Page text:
A ban on single-use plastic products such as cutlery, plates, straws and cotton buds by 2021 has been voted through the European Parliament.
MEPs voted overwhelmingly for the proposal on Wednesday with 560 voting in favour, 35 against and 28 abstaining. The ban also includes plastic balloon sticks, expanded polystyrene cups and oxo-degradable plastics and food containers.
The move has been criticised by some within the European plastics industry.
As well as implementing the ban, member states will need to meet a 90% collection target for plastic bottles by 2029, and plastic bottles will need to contain 25% recycled content by 2025 and 30% by 2030.
Concerns around marine plastics pollution has been driving this legislation. The European Commission has found that more than 80% of marine rubbish is plastics, and products covered by the ban comprise 70% of all marine litter items.
The ’polluter pays’ principle has been strengthened, which will also apply to fishing gear so that manufacturers and not fishermen bear the costs of collecting nets lost at sea.
Labelling on the negative environmental impact of littering has become mandatory on packs of cigarettes with plastic filters and other goods such as plastic cups, wet wipes and sanitary towels.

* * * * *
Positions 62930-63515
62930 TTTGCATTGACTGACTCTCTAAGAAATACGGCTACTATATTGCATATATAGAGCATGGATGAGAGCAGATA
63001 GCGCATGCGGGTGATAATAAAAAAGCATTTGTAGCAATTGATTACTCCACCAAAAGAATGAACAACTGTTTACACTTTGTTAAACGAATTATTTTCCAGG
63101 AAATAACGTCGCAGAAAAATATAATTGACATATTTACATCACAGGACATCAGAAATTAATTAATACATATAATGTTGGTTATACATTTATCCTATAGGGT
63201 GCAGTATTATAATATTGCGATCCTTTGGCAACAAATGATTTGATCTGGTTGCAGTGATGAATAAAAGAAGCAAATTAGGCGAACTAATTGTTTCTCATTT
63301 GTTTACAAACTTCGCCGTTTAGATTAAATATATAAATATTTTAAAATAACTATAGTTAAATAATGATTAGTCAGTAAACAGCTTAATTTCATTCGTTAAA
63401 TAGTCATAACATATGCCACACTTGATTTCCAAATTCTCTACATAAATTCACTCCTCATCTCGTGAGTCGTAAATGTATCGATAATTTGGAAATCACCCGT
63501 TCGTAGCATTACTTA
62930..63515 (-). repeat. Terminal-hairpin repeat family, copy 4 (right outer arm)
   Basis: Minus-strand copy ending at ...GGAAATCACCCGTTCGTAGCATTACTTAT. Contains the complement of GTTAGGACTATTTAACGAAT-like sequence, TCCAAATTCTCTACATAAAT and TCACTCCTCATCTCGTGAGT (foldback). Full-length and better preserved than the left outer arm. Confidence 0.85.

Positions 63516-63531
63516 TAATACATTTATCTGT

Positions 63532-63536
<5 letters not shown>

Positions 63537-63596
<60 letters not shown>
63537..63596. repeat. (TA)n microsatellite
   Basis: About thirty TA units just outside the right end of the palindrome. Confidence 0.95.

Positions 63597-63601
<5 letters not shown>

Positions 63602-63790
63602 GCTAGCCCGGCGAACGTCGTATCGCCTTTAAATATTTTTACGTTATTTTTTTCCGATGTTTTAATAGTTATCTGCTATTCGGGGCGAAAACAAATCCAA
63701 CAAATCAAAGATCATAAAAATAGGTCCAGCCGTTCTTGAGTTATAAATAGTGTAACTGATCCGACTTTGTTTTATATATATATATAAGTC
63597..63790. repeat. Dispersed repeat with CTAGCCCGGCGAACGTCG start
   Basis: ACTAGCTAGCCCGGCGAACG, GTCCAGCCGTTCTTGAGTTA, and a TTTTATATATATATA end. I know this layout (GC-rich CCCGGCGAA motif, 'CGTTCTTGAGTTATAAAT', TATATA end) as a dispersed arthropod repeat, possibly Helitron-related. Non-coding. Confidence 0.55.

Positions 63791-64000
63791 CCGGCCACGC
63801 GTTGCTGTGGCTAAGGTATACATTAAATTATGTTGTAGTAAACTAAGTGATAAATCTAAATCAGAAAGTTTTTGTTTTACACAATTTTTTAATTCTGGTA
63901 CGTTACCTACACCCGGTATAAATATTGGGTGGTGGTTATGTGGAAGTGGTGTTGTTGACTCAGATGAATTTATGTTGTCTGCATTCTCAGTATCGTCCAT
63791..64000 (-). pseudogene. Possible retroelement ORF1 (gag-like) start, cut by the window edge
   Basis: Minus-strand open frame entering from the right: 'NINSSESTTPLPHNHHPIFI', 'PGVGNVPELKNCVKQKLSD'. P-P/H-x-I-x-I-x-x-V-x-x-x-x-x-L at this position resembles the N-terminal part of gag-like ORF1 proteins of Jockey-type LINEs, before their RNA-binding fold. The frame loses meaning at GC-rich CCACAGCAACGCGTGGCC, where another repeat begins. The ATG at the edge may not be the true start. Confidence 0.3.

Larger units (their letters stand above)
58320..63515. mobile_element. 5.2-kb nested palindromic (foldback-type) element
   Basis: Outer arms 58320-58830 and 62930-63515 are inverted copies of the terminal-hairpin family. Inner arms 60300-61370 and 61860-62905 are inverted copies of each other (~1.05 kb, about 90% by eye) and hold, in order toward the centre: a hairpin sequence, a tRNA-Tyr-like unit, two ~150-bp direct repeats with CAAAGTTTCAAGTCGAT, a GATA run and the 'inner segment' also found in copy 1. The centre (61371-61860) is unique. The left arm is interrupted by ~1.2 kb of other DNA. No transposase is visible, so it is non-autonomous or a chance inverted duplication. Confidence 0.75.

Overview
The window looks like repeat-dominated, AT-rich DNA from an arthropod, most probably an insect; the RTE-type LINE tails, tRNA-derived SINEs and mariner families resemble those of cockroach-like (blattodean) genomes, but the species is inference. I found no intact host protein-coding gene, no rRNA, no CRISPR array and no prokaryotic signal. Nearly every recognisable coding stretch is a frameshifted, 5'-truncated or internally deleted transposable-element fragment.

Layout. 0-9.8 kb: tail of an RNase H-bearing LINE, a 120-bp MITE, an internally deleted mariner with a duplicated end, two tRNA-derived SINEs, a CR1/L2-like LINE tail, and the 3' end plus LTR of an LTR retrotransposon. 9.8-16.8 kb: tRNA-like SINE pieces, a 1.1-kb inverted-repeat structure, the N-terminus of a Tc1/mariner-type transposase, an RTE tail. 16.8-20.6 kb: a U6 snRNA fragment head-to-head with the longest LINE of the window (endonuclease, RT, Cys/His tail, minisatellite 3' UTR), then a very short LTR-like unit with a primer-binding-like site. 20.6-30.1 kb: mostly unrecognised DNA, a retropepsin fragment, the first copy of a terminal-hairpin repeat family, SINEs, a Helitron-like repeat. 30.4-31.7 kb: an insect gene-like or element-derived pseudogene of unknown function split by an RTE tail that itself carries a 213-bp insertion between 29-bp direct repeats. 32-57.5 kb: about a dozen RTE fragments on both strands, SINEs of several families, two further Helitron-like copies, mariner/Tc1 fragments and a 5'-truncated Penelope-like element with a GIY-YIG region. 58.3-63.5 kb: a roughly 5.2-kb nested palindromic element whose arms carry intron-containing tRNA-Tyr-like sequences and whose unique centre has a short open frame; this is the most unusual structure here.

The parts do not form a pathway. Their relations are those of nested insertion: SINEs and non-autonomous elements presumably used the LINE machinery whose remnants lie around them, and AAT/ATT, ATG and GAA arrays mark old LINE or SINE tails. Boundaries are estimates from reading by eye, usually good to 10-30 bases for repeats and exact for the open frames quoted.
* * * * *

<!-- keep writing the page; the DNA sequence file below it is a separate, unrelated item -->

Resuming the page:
Lead MEP Frédérique Ries, from the Group of the Alliance of Liberals and Democrats for Europe, Belgium, said: “This legislation will reduce the environmental damage bill by €22bn (£18.9bn) – the estimated cost of plastic pollution in Europe until 2030.
“Europe now has a legislative model to defend and promote at international level, given the global nature of the issue of marine pollution involving plastics. This is essential for the planet.”
The new law was first agreed during trilogue negotiations between Parliament and Council before Christmas last year. It was then approved by the Environment Committee in January. For the legislation to pass into EU law it must now be approved by the council of ministers.
But the European Plastics Converters group has been critical of the move, while acknowledging the need for a clean environment and seas.
Managing director Alexandre Dangis said: “We regret the adoption of such a regulatory act, discriminating [against] a material that has a crucial role in solving the current challenges for society globally in the decades to come.
“This vote will have a direct negative environmental impact and thousands of job losses all over Europe. It furthermore dictates countries and people how to live and change consumption habits without focusing on what’s key: namely education and anti-littering behaviour. Littering will continue but with other products.
“Regrettably, no proper impact assessment or life cycle assessment have been done within the extraordinary short timeframe as EU politicians carried on the wave of fighting for so-called good cause.”